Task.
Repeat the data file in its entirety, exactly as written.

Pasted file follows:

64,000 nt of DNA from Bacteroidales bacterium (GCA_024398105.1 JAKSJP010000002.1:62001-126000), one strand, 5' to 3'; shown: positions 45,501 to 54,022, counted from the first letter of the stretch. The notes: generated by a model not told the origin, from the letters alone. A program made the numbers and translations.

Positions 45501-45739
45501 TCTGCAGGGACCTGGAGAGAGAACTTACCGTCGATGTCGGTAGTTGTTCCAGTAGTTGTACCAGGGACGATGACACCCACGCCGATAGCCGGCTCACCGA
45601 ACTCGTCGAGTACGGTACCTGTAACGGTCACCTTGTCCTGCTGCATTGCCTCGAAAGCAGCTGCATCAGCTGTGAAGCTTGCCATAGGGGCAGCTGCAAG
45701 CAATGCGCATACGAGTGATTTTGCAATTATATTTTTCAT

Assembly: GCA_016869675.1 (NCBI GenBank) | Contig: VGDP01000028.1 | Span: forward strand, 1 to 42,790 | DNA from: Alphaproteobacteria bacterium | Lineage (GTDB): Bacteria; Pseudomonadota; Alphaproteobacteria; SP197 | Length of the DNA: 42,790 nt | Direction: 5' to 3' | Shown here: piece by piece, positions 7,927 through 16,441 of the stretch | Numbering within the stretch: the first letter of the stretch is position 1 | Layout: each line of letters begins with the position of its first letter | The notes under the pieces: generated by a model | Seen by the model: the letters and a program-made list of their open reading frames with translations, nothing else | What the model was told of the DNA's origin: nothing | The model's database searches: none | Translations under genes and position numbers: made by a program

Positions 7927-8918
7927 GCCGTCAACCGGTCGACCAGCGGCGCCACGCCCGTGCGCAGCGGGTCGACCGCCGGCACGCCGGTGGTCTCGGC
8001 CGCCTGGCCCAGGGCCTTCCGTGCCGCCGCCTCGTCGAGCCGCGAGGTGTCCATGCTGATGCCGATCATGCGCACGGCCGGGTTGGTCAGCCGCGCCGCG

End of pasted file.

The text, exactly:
64,000 nt of DNA from Bacteroidales bacterium (GCA_024398105.1 JAKSJP010000002.1:62001-126000), one strand, 5' to 3'; shown: positions 45,501 to 54,022, counted from the first letter of the stretch. The notes: generated by a model not told the origin, from the letters alone. A program made the numbers and translations.

Positions 45501-45739
45501 TCTGCAGGGACCTGGAGAGAGAACTTACCGTCGATGTCGGTAGTTGTTCCAGTAGTTGTACCAGGGACGATGACACCCACGCCGATAGCCGGCTCACCGA
45601 ACTCGTCGAGTACGGTACCTGTAACGGTCACCTTGTCCTGCTGCATTGCCTCGAAAGCAGCTGCATCAGCTGTGAAGCTTGCCATAGGGGCAGCTGCAAG
45701 CAATGCGCATACGAGTGATTTTGCAATTATATTTTTCAT

Assembly: GCA_016869675.1 (NCBI GenBank) | Contig: VGDP01000028.1 | Span: forward strand, 1 to 42,790 | DNA from: Alphaproteobacteria bacterium | Lineage (GTDB): Bacteria; Pseudomonadota; Alphaproteobacteria; SP197 | Length of the DNA: 42,790 nt | Direction: 5' to 3' | Shown here: piece by piece, positions 7,927 through 16,441 of the stretch | Numbering within the stretch: the first letter of the stretch is position 1 | Layout: each line of letters begins with the position of its first letter | The notes under the pieces: generated by a model | Seen by the model: the letters and a program-made list of their open reading frames with translations, nothing else | What the model was told of the DNA's origin: nothing | The model's database searches: none | Translations under genes and position numbers: made by a program

Positions 7927-8918
7927 GCCGTCAACCGGTCGACCAGCGGCGCCACGCCCGTGCGCAGCGGGTCGACCGCCGGCACGCCGGTGGTCTCGGC
8001 CGCCTGGCCCAGGGCCTTCCGTGCCGCCGCCTCGTCGAGCCGCGAGGTGTCCATGCTGATGCCGATCATGCGCACGGCCGGGTTGGTCAGCCGCGCCGCG